7 Famous Kings Of Ancient India

7 Popular Kings Of Ancient India

India is one of the richest countries in terms of history and heritage. The nation has witnessed rise and fall of myriad kings and kingdoms. The ancient India in particular saw some powerful rulers who led their respective kingdoms to economic and cultural prosperity. Here is a list of 7 popular kings of ancient India.

Ajatasatru

A contemporary of both Vardhamana Mahavira and Gautama Buddha, Ajastasatru was a descendant of Haryanka dynasty and the king of Magadha empire. He took over the reign of the kingdom in 491 BC after imprisoning his father and the reigning king Bimbisara. Most of the information about him is gained from Buddhist and Jain scriptures from the era. Ajatasatru was the strongest king of Magadha empire, and under his rule, Magadha became the most powerful empire of India. During the rule that spanned three decades, Ajatasatru extended his empire through conquests. There are different versions about his death.

According to Buddhist texts, he was murdered by his own son in 461 BC.

Chandragupta Maurya

Chandragupta Maurya was the founder of Maurya empire in 321 BC, the first of the major empires in ancient India. Chandragupta established his empire after defeating king Dhana Nanda of Nanda dynasty. He was the first emperor to unify and consolidate the Northern India which was divided into many small kingdoms. Chanakya, called as Indian Machiavelli by Western historians, was the adviser of Chandragupta. Maurya empire under Chandragupta was the largest empire in India till then. It extended from Afghanistan in west to Bengal in East and Himalayas from north to Deccan plateau in south. Chandragupta vacated his throne in 298 BC in favour of his son Bindusara and adopted Jainism. He died the same year.

Ashoka

Ashoka, one of the most influential kings India has ever seen, was the third ruler of Maurya dynasty. Known also as Devanampriya and Priyadarsi, he was the grandson of Chandragupta Maurya. During his rule, the empire covered a vast majority of the Indian subcontinent. He is mostly famous for his transformation after the destruction he witnessed during the battle he waged on the kingdom of Kalinga in 261 BC. He felt deep sorrow on his deeds and spent rest of his life for propagating peace and Buddhist ideals. The emblem of the modern Republic of India is adapted from the Lion Capital of Ashoka. He died in 232 BC.

Kanishka

Kanishka the Great was the most famous emperor of the Kushan dynasty. Earlier he was believed to have ascended the throne in 78 AD which marked the beginning of the Saka Calendar. According to the research by famous historian Harry Falk, Kanishka ruled from 127 to 151 AD. Nevertheless, he was known for his powerful rule and his period was the golden age of Kushanas. His capital was Purushapura (modern day Peshawar). His territory was huge, comprising of large parts of Uzbekistan, Pakistan and north India. Kanishka was a devout follower of Buddhism and convened the 4th Buddhist Council at Kashmir. Scholars like Ashvaghosha, Nagarjuna and Charaka adorned his court.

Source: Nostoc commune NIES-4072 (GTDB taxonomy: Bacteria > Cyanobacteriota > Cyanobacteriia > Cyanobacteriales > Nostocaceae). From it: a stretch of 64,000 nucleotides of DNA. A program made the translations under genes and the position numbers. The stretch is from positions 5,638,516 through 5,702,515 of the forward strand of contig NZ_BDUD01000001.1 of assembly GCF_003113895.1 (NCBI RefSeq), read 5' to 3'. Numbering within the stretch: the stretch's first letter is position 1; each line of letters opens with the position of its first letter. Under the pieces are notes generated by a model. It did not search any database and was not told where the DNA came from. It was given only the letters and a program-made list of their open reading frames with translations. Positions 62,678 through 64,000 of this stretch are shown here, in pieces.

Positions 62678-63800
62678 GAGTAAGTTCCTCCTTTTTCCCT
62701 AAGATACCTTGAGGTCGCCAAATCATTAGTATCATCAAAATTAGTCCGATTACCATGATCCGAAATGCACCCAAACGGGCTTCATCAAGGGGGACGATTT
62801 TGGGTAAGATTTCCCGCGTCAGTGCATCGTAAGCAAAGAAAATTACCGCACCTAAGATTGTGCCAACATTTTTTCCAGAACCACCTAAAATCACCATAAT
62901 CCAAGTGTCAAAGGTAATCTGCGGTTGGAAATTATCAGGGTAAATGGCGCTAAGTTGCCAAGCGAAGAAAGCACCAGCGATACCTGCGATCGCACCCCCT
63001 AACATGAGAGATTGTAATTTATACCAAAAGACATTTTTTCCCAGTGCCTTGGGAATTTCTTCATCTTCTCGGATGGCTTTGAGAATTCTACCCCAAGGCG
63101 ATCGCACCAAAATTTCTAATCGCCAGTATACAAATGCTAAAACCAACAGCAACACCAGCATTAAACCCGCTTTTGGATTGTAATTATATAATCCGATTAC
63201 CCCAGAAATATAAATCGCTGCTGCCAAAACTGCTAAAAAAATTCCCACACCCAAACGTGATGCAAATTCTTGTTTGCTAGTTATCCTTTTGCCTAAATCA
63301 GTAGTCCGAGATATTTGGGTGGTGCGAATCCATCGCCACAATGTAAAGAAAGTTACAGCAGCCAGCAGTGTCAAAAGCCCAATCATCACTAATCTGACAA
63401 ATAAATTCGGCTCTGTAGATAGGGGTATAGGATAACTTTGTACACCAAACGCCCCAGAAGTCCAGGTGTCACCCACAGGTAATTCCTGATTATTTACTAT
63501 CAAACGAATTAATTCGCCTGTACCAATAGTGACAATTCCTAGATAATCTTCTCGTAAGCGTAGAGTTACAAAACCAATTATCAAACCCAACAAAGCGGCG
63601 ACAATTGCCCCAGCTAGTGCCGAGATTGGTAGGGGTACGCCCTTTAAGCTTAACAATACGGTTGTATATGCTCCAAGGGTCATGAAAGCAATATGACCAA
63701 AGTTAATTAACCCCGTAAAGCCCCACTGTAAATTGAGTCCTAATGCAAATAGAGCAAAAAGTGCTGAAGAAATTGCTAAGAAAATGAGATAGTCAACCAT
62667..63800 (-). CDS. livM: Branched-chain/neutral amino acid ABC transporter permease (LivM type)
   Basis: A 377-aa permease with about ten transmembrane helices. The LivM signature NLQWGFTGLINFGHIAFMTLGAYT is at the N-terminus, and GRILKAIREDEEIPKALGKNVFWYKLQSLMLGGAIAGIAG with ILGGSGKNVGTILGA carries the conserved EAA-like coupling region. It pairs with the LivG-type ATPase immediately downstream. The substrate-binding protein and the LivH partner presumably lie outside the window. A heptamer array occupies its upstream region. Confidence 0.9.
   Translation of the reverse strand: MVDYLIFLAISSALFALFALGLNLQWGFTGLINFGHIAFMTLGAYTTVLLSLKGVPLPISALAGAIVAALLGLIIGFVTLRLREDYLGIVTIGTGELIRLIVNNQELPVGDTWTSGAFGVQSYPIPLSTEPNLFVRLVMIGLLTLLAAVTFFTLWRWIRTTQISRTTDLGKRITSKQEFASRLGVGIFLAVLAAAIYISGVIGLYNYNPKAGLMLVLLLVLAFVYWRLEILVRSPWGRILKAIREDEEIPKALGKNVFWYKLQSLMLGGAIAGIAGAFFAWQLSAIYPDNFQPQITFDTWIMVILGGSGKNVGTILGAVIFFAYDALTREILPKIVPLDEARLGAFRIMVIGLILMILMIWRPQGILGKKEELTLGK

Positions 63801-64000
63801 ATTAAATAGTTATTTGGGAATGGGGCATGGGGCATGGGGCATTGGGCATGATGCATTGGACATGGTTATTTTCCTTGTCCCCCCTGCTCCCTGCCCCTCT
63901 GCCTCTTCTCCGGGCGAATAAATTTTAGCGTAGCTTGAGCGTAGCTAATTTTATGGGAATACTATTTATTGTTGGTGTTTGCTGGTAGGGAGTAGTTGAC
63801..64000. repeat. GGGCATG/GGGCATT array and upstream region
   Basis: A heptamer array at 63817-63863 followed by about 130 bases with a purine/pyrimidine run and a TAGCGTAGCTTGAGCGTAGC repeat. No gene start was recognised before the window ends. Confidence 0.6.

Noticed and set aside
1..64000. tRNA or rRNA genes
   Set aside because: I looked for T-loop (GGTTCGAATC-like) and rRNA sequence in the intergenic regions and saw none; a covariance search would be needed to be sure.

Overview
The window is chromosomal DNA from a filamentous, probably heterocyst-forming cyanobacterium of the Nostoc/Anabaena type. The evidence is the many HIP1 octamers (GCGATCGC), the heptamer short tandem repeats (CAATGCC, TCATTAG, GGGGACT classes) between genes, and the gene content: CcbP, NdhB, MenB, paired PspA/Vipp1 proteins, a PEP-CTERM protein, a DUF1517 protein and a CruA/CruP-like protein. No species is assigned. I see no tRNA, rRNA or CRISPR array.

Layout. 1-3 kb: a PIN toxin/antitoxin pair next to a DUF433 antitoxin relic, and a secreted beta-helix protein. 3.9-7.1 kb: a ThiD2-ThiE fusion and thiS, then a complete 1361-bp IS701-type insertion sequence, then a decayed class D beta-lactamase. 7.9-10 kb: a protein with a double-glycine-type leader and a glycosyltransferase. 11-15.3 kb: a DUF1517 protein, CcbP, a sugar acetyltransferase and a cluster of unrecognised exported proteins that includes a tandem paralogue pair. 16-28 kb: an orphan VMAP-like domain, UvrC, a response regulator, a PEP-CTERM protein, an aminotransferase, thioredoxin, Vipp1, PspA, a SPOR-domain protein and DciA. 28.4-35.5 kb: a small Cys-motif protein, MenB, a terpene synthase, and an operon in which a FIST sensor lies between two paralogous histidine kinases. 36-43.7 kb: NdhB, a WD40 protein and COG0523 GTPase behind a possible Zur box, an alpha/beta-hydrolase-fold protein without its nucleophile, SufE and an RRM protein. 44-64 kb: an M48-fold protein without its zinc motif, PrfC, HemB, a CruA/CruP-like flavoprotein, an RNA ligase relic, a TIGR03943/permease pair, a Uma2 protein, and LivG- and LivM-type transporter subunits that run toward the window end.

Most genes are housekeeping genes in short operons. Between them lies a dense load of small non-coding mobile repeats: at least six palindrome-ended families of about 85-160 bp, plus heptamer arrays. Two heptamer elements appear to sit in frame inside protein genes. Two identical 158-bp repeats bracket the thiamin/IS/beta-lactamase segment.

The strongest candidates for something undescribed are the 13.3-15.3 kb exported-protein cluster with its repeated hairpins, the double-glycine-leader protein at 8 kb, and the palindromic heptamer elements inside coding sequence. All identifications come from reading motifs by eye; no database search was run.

Samudragupta

Called Indian Napoleon by Western historians, Samudragupta was the third ruler of the Gupta Empire. He possessed the throne from around 335 to 380 AD. He was known for his aggressive military campaigns as well as diplomacy. He conquered a great part of north and central India and then led a campaign to the south where he tasted success as well. Samudragupta was a patron of poets and scholars. He adopted the title Kaviraja (King of poets) later in life. Most of the information on him is acquired from the Allahabad rock edict that is believed to have been built by Harisena, court poet and minister of Samudragupta.

Chandragupta II

Chandragupta II, who assumed the title of Vikramaditya, was one of the most powerful emperors in the Indian history. Son of Samudragupta, he ruled from about 380 to 413 AD. Like his predecessors, Vikramaditya expanded the empire through marital alliances and military campaigns. The Gupta empire reached its height at the time of his rule. Art and architecture particularly flourished during his reign. He hosted a group of geniuses of different fields in his court, popularly called Nine Gems. This included great poet Kalidasa and mathematician Varahamihira. Famous Chinese traveler Faxian visited India during his reign and lavished praise upon the rule.

Harshavardhana

Harshavardhana was a king of Pushyabhuti dynasty who ruled from 606 to 647 AD. A strong ruler, his kingdom extended from Punjab to Narmada river basin. With Kanauj as capital, he reunited the small kingdoms formed after the fall of Gupta empire and was sworn in as the emperor. Harsha was noted for financial and military achievements. He was, however, defeated by Emperor Pulakesi II of the Chalukya dynasty in a battle fought on the banks of Narmada around 634 AD, ending his ambition to expand the empire further into south India. He formed a treaty with Pulakesi after the battle. Harsha adopted Buddhism in his later stages of life. He also authored the Sanskrit plays Ratnavali, Nagananda and Priyadarsika. He died in 647 AD.


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  • sumitdgr9  31-12-2015

    kingdom of rulers extends from east to west, north to south. Widespread reign extends to different community and religion of men. it includes especially that of Hinduism and Buddhism. Incidence depicts Ashoka life more experience with fruits of spirituality and admiration to  religion. Change speaks after Kalinga war. He is personality exposed to great rule.

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